Last week, the two-day hearing to discuss the conversion of AMC Preferred Equity Units (NYSE:APE) into AMC Entertainment (NYSE:AMC) concluded, although shareholders will have to wait a bit longer until Vice Chancellor Morgan Zurn makes her final decision. Zurn did not provide a specific date on when she would make a decision, although she noted that it would not come this week. This came after Special Master Corinne Elise Amato issued a recommendation in favor of the conversion.
Since then, the cost to borrow (CTB) fee for AMC stock has exploded higher. The CTB fee currently tallies in at 947%. That’s compared to a reading of 855% yesterday and 197% on June 26. Generally, a stock has an average CTB fee between 0.3% and 3%, which means that AMC’s CTB is extremely elevated.
AMC Stock CTB Fee Surges Higher
The CTB fee increases when short seller demand is high and falls when demand is low. A high CTB fee can also influence short sellers to sell out of their existing positions by buying the underlying stock in an attempt to escape the high fee. What this means is that a high CTB fee can actually add to the effects of a short squeeze.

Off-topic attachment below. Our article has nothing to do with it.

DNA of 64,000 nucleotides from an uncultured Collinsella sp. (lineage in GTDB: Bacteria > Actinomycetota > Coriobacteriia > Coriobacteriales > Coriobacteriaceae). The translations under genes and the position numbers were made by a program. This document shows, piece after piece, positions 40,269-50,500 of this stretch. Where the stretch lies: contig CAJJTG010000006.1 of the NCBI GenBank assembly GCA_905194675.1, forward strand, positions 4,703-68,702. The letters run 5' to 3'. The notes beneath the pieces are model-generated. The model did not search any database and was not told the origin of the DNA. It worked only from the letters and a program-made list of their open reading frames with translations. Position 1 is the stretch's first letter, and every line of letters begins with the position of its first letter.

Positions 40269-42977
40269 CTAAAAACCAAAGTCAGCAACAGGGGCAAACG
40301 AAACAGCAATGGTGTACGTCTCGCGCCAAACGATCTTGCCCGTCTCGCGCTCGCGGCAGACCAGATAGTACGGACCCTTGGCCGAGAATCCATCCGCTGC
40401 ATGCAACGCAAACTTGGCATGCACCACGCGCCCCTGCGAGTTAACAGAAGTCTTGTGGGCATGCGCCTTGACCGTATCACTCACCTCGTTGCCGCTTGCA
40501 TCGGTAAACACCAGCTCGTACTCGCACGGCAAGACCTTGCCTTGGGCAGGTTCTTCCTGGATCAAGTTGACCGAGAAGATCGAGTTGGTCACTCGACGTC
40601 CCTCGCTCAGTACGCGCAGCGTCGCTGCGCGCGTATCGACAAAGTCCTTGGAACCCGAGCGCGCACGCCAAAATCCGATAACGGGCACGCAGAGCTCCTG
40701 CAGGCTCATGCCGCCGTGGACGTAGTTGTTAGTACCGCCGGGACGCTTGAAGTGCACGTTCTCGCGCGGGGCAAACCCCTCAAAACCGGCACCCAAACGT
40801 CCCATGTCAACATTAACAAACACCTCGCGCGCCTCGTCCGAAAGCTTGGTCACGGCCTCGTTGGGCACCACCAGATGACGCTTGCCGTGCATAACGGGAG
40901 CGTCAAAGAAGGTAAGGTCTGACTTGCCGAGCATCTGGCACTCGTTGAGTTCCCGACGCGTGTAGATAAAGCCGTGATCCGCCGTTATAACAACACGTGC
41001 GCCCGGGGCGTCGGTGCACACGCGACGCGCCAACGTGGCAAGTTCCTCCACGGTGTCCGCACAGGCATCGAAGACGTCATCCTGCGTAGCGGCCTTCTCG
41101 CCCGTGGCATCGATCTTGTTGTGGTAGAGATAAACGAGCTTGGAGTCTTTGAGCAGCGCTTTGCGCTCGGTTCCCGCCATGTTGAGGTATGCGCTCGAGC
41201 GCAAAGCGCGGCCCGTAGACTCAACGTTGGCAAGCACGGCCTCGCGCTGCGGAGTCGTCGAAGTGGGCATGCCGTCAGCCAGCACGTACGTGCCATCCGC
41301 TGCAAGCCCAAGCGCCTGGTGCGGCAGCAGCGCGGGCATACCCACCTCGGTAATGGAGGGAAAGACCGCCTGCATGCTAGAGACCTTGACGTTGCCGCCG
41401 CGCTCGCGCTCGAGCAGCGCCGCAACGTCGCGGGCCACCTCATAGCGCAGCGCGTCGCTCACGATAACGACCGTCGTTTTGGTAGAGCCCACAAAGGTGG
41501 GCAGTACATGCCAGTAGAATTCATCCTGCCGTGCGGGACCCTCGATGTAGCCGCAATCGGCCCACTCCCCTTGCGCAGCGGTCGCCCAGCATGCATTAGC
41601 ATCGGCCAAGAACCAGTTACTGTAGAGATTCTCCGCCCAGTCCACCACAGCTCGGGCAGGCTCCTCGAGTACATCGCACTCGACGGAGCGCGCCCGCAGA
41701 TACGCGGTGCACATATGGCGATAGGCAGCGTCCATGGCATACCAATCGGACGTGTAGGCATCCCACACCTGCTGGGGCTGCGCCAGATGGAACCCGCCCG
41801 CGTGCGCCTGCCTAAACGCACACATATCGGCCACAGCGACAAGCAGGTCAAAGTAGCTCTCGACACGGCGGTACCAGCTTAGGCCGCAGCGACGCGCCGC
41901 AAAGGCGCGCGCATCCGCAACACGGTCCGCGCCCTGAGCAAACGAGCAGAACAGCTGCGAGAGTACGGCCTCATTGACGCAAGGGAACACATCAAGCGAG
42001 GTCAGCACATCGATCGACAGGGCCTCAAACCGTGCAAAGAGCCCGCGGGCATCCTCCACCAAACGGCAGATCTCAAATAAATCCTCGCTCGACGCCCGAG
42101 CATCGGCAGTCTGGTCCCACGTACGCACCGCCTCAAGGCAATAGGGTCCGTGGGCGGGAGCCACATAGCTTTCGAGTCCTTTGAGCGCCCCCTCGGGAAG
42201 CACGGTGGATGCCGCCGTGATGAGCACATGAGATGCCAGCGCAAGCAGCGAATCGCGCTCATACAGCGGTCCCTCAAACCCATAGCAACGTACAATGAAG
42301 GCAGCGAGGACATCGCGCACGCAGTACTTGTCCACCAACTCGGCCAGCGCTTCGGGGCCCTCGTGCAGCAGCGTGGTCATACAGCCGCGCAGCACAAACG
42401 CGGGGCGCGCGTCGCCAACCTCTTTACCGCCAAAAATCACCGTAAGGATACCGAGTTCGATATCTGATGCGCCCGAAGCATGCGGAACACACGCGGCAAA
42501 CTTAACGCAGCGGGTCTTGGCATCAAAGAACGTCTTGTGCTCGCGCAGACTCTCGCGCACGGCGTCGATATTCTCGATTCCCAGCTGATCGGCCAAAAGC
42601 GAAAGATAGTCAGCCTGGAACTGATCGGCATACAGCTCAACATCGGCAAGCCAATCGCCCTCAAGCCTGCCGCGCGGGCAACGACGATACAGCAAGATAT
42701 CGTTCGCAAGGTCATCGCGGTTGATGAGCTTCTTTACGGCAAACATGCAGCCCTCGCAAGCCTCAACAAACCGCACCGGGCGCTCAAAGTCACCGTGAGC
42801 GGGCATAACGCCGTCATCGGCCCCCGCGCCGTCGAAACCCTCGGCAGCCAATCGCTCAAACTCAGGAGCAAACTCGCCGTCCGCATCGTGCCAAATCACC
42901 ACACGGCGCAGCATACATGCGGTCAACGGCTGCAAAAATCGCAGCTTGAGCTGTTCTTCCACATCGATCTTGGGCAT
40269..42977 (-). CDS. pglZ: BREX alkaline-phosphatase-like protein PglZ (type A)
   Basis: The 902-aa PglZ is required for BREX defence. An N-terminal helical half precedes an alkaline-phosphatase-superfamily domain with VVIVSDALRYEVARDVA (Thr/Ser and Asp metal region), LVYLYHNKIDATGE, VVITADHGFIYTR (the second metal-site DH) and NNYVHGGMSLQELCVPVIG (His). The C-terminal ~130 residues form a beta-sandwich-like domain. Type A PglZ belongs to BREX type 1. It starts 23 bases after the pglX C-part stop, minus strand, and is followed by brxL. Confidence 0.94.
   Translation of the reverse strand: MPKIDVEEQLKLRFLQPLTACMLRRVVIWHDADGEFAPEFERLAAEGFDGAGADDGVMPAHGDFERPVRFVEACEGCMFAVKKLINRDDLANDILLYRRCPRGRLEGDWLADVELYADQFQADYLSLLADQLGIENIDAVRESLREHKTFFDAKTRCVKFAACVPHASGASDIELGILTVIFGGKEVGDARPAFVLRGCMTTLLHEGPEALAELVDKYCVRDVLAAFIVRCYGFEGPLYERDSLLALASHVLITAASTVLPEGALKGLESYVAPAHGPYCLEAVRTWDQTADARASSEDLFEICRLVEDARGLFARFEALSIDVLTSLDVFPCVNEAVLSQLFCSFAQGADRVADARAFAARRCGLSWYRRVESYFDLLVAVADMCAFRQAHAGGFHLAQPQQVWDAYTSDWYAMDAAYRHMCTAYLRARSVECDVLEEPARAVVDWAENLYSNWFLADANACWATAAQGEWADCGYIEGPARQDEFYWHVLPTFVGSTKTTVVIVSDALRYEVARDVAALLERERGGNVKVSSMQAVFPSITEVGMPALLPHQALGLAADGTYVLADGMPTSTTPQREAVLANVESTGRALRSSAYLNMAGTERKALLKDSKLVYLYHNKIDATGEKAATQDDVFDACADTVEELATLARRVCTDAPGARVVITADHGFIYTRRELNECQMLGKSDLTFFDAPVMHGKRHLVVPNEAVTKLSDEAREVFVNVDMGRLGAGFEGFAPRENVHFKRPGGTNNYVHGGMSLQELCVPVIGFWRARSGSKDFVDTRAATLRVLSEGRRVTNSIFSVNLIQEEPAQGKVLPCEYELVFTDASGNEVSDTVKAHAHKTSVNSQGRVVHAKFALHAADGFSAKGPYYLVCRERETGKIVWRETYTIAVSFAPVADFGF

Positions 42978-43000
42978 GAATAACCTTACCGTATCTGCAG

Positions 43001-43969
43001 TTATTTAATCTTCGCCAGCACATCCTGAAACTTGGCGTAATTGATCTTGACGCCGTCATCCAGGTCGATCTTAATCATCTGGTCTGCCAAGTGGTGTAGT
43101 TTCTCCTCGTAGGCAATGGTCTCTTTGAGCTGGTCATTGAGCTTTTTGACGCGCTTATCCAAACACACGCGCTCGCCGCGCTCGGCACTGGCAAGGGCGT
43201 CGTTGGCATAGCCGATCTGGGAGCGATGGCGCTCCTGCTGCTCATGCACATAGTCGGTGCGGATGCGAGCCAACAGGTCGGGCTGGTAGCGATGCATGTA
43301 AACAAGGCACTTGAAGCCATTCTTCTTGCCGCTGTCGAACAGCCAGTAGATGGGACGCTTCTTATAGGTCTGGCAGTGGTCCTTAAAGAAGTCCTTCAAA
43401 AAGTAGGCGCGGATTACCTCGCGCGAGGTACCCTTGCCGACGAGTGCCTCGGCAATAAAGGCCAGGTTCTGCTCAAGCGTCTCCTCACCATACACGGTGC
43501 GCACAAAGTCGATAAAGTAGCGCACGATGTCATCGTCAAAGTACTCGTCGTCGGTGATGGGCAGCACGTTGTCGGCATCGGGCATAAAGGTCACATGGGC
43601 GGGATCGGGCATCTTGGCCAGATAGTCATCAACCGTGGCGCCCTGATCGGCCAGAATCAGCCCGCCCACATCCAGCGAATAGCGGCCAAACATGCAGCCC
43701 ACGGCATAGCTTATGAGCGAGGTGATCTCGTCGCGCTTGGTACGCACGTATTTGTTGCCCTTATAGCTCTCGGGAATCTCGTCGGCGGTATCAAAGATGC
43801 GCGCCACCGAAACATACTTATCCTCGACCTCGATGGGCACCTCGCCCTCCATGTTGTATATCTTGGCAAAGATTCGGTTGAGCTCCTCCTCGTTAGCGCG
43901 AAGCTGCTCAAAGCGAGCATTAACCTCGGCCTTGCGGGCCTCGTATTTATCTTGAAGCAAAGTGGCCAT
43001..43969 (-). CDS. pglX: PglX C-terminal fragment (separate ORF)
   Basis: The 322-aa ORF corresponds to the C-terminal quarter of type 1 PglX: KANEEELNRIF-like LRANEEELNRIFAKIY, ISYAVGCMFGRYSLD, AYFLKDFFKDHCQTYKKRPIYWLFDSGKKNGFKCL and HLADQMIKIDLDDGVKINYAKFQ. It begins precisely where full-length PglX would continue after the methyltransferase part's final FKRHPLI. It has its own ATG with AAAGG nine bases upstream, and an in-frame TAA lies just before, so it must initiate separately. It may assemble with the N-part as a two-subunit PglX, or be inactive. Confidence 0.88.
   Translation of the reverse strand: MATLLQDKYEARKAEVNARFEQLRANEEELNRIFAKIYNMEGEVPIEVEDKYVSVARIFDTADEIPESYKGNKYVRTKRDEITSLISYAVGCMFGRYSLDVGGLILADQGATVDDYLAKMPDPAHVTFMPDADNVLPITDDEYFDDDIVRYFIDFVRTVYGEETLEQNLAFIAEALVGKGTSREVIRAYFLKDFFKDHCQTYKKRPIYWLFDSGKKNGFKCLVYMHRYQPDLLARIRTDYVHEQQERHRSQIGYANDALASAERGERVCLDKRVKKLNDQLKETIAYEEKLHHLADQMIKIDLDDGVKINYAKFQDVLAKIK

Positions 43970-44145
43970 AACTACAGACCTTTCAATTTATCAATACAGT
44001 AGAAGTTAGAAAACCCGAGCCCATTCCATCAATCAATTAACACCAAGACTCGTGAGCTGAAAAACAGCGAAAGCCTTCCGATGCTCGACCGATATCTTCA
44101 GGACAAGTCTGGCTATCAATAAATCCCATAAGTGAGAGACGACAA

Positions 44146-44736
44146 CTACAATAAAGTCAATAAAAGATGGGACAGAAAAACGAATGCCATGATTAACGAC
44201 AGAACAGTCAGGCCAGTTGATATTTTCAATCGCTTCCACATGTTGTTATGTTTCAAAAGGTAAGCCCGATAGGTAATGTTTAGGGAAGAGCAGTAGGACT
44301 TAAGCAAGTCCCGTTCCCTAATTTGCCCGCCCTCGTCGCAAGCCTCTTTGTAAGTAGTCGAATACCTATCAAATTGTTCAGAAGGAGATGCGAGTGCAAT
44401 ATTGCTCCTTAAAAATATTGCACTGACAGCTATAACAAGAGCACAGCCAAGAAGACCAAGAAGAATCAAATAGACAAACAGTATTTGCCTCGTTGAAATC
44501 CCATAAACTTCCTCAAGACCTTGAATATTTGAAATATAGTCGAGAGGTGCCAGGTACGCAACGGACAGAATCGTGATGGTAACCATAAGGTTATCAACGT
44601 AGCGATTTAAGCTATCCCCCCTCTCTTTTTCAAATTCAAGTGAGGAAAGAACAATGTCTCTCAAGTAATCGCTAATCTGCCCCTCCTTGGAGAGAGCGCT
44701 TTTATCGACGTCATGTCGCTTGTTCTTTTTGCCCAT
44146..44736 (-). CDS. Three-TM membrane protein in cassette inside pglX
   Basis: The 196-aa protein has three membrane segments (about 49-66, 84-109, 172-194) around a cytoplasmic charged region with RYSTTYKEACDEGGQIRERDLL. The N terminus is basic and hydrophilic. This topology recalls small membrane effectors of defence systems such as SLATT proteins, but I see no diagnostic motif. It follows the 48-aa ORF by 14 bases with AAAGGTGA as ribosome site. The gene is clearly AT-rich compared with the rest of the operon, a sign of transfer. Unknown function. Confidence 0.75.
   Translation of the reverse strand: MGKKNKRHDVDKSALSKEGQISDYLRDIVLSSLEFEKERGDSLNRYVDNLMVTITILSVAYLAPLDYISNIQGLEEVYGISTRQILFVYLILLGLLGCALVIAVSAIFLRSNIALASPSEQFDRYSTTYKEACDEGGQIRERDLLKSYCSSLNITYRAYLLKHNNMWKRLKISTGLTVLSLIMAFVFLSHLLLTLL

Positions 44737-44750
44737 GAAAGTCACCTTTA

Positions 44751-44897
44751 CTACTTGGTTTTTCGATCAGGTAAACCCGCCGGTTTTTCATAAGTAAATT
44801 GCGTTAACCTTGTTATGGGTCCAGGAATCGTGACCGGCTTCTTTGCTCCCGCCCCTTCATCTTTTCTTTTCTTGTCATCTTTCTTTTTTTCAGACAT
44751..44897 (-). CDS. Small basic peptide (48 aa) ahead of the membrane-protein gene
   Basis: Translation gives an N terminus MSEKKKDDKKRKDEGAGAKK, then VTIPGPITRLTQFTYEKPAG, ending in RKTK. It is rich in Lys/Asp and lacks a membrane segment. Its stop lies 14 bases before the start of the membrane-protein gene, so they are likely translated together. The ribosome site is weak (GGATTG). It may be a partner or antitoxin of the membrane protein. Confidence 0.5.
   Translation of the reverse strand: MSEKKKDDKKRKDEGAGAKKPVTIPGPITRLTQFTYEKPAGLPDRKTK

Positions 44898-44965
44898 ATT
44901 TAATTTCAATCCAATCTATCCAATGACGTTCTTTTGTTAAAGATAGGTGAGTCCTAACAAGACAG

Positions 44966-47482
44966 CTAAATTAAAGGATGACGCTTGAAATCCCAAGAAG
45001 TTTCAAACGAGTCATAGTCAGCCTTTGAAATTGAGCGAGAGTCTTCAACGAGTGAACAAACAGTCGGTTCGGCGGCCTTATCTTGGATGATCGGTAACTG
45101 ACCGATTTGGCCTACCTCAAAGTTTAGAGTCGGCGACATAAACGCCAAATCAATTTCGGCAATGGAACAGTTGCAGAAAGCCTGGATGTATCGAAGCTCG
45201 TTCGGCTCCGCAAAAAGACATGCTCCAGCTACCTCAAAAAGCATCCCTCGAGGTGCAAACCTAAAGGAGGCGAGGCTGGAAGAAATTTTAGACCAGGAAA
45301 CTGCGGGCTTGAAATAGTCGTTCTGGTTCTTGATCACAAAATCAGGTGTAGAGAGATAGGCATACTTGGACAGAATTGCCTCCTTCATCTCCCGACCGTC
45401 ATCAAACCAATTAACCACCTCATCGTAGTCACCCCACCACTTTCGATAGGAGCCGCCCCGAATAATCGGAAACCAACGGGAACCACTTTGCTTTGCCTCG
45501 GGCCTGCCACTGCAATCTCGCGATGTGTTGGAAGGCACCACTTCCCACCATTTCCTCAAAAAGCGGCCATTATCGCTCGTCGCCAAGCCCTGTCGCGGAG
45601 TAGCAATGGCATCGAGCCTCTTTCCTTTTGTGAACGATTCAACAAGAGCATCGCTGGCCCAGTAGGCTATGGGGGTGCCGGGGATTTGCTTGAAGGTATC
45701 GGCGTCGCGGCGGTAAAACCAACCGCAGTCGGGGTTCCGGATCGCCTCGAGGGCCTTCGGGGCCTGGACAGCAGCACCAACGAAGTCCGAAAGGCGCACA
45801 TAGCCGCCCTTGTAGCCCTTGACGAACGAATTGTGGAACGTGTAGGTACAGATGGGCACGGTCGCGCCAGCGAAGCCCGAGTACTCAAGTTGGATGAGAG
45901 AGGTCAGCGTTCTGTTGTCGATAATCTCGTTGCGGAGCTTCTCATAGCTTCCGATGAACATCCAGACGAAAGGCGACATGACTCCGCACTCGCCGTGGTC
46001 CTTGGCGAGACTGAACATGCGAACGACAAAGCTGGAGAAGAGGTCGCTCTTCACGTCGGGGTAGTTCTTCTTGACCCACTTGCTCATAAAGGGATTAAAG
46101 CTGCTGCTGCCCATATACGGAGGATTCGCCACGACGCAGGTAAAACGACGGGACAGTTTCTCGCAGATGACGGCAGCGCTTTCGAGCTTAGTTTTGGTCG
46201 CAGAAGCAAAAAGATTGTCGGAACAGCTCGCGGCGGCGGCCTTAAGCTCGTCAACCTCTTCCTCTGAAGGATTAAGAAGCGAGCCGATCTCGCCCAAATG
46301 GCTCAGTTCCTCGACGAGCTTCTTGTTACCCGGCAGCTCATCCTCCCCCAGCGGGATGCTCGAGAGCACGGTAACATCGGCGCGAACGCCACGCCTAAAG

As of June 15, there were 122.09 million shares of AMC stock sold short. That’s equivalent to a high short interest as a percentage of float of 23.64%, which increased by 4.52% compared to the last reading on May 31. With the CTB fee rising significantly in recent days, investors could rationalize that short interest has increased since June 15.
There is certainly reason to short AMC stock, as the conversion of APE into AMC would dilute existing AMC shareholders. In theory, both classes of stock represent the same company and have the same voting rights, which would mean that the prices of AMC and APE should converge upon a successful conversion. However, AMC is currently priced higher than APE by about $2.40 at the time of this writing.
According to The Street, many Wall Street analysts believe that the conversion will be successful. Arbitrage traders have taken advantage of the situation as well, as evident by the high CTB fee.
On the date of publication, Eddie Pan did not hold (either directly or indirectly) any positions in the securities mentioned in this article. The opinions expressed in this article are those of the writer, subject to the InvestorPlace.com Publishing Guidelines.